“The court shall impose an appropriate custodial sentence (or order for detention) for a term of at least the required minimum term (with or without a fine) unless the court is of the opinion that there are exceptional circumstances relating to the offence or to the offender which justify its not doing so.”
The sentencing judge agreed that there were exceptional circumstances, although he did concede that the case was serious. For example, the weapons were genuine, he had ‘relevant’ previous conviction and the firearms had not been securely stored. Had they been stolen they would have found a ready market.
Nonetheless, he took a starting point of 5 years imprisonment and then, in view of what he considered to be ‘exceptional circumstances’, gave credit for A’s guilty pleas and reduced the sentences to two-and-a-half years' imprisonment on four counts and 18 months on the remaining three (to be served concurrently). This gave an overall reduced prison term of 30 months.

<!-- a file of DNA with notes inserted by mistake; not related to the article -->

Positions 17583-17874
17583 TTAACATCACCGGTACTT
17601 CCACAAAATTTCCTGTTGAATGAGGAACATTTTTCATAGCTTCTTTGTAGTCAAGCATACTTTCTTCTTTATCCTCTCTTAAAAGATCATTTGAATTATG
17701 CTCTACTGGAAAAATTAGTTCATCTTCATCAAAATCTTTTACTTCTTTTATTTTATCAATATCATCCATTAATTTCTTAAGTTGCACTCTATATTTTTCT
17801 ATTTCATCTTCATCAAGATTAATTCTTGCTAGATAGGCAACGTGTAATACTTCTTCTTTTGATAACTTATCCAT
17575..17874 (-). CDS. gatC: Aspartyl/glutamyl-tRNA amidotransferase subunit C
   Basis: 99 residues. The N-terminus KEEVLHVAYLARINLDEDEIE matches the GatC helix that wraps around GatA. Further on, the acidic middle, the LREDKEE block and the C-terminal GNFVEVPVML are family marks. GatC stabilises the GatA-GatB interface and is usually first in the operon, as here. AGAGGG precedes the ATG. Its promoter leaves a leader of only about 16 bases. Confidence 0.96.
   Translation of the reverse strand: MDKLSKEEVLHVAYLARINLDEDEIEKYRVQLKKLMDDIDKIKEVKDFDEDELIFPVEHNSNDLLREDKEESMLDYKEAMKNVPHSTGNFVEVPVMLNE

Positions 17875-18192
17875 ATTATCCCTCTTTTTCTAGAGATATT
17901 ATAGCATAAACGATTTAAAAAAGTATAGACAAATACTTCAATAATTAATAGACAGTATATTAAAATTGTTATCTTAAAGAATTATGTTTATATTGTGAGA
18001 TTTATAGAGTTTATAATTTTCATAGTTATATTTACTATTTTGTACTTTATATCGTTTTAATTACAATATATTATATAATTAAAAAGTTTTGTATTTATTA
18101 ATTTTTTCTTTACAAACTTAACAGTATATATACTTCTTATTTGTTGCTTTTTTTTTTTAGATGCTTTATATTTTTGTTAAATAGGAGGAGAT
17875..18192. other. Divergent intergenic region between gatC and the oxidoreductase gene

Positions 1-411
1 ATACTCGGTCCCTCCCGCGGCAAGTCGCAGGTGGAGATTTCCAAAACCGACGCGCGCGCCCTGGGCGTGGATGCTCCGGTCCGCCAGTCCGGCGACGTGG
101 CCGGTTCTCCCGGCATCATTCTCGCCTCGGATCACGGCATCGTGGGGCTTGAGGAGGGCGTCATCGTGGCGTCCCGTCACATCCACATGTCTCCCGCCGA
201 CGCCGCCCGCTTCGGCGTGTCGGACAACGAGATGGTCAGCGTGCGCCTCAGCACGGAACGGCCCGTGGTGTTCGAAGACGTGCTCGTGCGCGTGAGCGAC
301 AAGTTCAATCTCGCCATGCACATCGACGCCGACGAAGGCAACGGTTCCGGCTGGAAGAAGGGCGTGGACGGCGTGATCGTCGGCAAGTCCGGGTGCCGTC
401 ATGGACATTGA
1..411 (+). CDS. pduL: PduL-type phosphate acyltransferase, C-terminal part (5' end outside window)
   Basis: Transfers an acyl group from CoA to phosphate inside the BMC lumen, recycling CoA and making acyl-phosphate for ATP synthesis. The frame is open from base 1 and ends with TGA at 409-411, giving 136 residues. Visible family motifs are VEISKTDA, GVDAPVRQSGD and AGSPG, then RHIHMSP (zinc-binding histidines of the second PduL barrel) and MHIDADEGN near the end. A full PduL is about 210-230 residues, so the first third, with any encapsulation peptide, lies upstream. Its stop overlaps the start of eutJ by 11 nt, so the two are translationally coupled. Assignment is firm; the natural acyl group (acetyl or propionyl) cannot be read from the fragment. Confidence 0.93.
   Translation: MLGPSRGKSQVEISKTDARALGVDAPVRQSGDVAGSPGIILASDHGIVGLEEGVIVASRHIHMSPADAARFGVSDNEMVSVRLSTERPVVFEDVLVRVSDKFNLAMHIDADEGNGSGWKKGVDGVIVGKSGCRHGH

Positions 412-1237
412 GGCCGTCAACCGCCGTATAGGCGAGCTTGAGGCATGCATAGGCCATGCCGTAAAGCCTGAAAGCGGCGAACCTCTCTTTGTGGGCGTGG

The Attorney General argued that the sentencing imposed was unduly lenient on the basis that there was nothing exceptional in either the offence or the appellant himself.
The weapons had, for example, been converted to operational firearms even though unused – with no intention to use them; there was ammunition which could be discharged by the firearms; recent convictions for possession of firearms was an aggravating ‘circumstance’; and the weapons were not securely stored.
However, A's counsel argued that the sentencing judge's finding that there were exceptional circumstances was the equivalent of the exercise of a discretion which was open to him on the unusual facts as he found them; and there was also substantial mitigation.
Simon LJ, who handed down the Court of Appeal judgment, commented that the difficulty with an exceptionality test is that it does not provide any clear standard from which the exceptional case will differ.